Passover, or Pesach, is a Jewish holiday that marks the liberation of the Israelites from slavery in Egypt. It lands on the 15th day of the Hebrew month of Nisan, typically in March or April, lasting seven or eight days. The Seder meal, held on the first two nights, features a retelling of the Exodus story using the Haggadah and eating symbolic foods like matzah (a kind of flatbread). The absence of leavened products symbolises the Israelites’ swift departure from Egypt.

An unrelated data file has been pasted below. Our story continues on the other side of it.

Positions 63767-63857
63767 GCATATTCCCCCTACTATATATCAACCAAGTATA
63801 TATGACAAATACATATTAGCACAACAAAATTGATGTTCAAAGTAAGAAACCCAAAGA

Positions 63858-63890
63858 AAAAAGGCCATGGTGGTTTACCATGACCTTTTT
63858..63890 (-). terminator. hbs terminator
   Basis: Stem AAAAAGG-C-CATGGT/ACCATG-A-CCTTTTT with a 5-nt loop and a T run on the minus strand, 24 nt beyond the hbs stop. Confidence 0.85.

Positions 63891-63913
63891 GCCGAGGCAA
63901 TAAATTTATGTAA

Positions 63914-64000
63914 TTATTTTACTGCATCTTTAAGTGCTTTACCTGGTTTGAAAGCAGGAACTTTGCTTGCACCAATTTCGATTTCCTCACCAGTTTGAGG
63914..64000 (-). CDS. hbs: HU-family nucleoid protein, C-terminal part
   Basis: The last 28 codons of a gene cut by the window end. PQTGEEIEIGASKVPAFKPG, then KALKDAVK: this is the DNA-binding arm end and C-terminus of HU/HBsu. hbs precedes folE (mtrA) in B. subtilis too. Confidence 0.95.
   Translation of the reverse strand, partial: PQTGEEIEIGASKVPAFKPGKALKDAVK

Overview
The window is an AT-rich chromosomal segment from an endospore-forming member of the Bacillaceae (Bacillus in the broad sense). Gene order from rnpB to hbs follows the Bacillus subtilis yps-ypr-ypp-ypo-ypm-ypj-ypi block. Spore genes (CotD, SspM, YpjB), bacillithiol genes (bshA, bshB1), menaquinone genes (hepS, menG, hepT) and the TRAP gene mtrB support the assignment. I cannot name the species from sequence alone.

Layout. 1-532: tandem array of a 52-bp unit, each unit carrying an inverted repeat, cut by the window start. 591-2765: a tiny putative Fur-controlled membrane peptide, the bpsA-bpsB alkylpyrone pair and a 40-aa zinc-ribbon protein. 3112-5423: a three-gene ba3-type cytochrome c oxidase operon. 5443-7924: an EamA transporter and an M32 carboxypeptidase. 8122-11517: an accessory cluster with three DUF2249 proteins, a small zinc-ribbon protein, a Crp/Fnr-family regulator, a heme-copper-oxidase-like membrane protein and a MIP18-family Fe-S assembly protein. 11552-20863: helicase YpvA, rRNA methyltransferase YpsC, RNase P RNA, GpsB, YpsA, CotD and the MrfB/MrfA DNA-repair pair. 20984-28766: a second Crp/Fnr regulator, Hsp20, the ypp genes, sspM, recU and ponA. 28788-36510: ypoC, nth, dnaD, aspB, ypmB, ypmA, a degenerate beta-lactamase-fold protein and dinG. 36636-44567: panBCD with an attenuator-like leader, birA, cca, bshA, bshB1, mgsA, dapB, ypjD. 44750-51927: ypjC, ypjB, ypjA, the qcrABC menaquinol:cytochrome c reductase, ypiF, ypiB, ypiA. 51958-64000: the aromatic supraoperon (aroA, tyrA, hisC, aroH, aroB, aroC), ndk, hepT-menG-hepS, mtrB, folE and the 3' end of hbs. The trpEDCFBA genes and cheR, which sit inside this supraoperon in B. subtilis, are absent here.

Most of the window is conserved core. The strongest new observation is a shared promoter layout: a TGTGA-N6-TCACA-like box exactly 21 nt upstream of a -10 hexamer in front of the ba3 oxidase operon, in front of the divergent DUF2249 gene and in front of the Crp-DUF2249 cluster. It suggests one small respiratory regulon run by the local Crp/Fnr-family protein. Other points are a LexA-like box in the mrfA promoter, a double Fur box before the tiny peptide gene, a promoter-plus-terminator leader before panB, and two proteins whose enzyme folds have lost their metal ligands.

During passover, Ashkenazi Jews might serve gefilte fish and brisket, while Sephardic Jews incorporate lamb and unique spices. Regional variations and family recipes add to the rich tapestry of Passover traditions. Despite these differences, the holiday unites Jewish communities by emphasising freedom and the shared experience of the Exodus, which fosters a strong sense of identity and purpose among Jews globally.